By Mark Kenyon
I’ve got calloused hands, a sore back and tired arms. Why? Because I spent the better part of this past Saturday with a chainsaw working on improving my main hunting property. My goal, as it is for most other folks, is to optimize my hunting property to improve the likelihood of it to hold mature bucks, and to improve my chances of eventually killing one of them. With that goal in mind, the most important two factors to consider on any property are food and cover. Over the past couple years I’ve been hard at work on improving the food available on this piece of ground by planting several food plots. But this year I decided that it was time to devote a little more time to the second part of the equation, cover.
With that in mind, I grabbed the chainsaw Saturday morning and trekked back to the main block of timber/swamp on my main hunting property with the goal of thickening up one of two main bedding areas that I’ve identified in this swamp.
My goal was to take what is currently a small doe bedding area on the edge of this swamp, and expand it into a much larger and thicker bedding area that will be used by both does and bucks. Additionally, by improving this bedding area and another one later, I’m hoping to encourage more buck movement between the two bedding areas during the rut.
So, like I was saying, I grabbed my chainsaw and headed to the woods. My plan was to “hinge cut” about a 3-4 acre area to improve the aforementioned bedding area that already existed. What is hinge cutting you ask?
“Hinge cutting” is the act of partially cutting a tree, and then pulling the tree top down to the ground, while keeping the trunk intact. This allows the tree top to be at deer level, while not actually killing the tree. A hinge cut tree brings the food from the tree top and leaves to the ground for deer to use as feed, and it also provides substantial cover. Additionally, since the tree does not die, the tree will continue to produce new growth and new shoots often grow up from the partially cut stump as well. On top of all that, by removing tree tops, you’re also opening up the canopy to allow more sunlight to reach the ground, which encourages more growth from the understory. So with one small chain saw cut, and a little bit of elbow grease you’re able to improve both food and cover pretty substantially!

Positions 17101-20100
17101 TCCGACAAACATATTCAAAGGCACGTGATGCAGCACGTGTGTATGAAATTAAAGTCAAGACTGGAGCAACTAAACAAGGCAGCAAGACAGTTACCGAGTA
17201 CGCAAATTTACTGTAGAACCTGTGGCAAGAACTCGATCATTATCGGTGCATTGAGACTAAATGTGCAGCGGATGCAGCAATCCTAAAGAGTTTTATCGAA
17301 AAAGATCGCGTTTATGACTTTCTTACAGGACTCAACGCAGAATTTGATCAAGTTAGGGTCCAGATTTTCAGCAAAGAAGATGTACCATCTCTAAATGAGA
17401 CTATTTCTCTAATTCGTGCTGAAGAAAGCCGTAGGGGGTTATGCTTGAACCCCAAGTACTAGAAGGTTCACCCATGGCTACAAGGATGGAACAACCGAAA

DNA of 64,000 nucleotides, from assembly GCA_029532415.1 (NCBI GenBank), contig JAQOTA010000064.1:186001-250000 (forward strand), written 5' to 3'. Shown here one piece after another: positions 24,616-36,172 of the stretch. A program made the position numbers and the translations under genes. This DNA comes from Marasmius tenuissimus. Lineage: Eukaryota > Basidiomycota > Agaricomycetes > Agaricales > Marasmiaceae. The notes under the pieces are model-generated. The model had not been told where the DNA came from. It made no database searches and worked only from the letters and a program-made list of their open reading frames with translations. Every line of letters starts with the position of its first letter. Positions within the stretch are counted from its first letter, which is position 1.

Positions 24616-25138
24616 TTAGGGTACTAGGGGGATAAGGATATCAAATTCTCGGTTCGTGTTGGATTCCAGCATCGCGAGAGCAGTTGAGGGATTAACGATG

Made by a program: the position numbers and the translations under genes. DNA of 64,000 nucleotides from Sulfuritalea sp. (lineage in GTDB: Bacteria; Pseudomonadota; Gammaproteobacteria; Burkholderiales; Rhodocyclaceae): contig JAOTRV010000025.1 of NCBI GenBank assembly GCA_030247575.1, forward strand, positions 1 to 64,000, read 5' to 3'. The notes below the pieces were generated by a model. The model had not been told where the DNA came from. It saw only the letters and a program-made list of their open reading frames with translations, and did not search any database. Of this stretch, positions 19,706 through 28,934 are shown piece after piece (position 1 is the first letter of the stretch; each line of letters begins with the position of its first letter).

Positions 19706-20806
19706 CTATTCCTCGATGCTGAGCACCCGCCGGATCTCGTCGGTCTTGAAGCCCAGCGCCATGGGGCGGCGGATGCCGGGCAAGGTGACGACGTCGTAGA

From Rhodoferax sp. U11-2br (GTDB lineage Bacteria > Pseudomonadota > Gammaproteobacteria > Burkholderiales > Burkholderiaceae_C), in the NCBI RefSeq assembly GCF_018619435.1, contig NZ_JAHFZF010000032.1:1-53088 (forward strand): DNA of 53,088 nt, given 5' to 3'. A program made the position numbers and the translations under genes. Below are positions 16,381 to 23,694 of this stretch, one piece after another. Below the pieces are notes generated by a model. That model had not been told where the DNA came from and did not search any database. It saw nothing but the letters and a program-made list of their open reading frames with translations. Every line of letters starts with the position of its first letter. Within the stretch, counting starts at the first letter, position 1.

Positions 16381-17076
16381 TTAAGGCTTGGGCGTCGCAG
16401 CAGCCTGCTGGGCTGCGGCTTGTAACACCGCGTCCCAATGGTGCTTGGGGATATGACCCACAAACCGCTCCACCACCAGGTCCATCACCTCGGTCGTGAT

That said, lets talk details. Hinge cutting typically works best on trees of 3-9 inch diameter. So Saturday I pretty much hinge cut every tree I found that fit within that sprectrum of size. Once I found a tree of the proper size, I would analyze the natural lean of the tree and determine how I wanted the tree to fall. Almost always, I would try to fall the tree in the way it was naturally leaning. Once I had this figured out I would begin a 45 degree downward cut into the side of the tree opposite of where I wanted it to fall (Editors note: I later found out that making the cut perpendicular to the tree is a better option). I would make this cut about 60-70% of the way through the tree and then begin the bit more laborious process of pushing and pulling the tree down. As mentioned above, the goal is to bring the tree top down without completely breaking the trunk in half. So it takes a good bit of pushing, rocking, and pulling to finally bring a substantial tree down to the ground with it’s trunk only cut 60% through. That said, after getting a few trees down you sort of develop a rhythm and things get a little easier.
Before I knew it, four hours had passed and what once was a small doe bedding area looked like it had the potential to become a dense, tangled mess of a bedding area that would hold plenty of does and hopefully a mature buck. Mission accomplished.
Hinge cutting isn’t too difficult, and really anyone with a chain saw and the will to work can use this strategy to immediately improve bedding cover and food availability on a property. That said, let me lay out a few words of caution. First off, when it comes to hinge cutting an area, I’d typically recommend cutting as many trees as possible. For bedding areas, the thicker the better. But, be careful to look out for mast producing trees like oaks. These are typically best left alone, so that they can provide acrorns or whatever mast they produce in the future. Secondly, when hinge cutting, the main tool used is a chainsaw and that is an inherently dangerous tool. When you’re out there cutting, be sure to follow all proper chainsaw protocol. Also do your best to use proper protection such as eyewear and chain saw chaps. Most importantly, take your time, stay focused and be careful.
As long as it’s done safely, hinge cutting can be a very efficient and effective means of improving a hunting property. By improving the bedding areas on my piece of ground, I will be more likely to hold mature bucks and I’ll have an easier time identifying where a mature buck may be spending his time during the hunting season. In my opinion, thats a no-brainer, win win.
So if you’re interested in holding and hunting more mature bucks on your property, I don’t know what you’re waiting for. Fire up the chainsaw and hit the woods! (But be sure to have some Tylenol on hand for the stiff back the next day!)